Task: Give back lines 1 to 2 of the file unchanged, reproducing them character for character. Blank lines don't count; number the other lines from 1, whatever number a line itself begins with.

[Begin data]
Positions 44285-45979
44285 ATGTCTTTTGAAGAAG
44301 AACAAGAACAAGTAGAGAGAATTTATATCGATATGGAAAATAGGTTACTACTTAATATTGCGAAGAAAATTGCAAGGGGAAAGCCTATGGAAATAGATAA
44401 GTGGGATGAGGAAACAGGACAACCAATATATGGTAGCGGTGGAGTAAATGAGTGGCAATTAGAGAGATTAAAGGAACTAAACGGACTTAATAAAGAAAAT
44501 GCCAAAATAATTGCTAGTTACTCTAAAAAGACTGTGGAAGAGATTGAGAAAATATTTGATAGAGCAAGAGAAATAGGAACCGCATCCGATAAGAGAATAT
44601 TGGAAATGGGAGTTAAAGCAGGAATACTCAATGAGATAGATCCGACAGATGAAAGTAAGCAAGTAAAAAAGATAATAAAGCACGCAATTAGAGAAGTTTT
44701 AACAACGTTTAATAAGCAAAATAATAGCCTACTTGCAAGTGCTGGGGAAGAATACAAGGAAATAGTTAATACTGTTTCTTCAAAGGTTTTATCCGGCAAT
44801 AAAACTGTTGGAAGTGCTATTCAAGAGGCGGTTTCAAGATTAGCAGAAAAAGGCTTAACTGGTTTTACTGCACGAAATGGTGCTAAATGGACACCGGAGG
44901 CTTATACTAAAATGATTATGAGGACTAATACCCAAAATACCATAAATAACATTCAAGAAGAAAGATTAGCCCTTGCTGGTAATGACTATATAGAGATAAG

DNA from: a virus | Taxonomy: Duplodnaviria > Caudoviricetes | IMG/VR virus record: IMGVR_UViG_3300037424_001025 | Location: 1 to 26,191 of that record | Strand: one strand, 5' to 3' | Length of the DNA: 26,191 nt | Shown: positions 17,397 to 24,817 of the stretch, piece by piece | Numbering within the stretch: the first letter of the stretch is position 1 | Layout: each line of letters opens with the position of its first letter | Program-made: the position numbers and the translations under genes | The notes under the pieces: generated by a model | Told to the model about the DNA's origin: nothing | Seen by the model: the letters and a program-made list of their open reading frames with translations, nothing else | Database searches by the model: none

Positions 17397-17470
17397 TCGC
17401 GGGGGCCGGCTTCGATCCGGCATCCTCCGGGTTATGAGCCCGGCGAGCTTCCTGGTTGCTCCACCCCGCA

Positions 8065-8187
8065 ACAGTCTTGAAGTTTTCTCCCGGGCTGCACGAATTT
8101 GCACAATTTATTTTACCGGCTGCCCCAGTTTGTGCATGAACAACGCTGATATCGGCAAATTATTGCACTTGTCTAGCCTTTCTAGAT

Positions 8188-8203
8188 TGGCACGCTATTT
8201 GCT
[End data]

Positions 44285-45979
44285 ATGTCTTTTGAAGAAG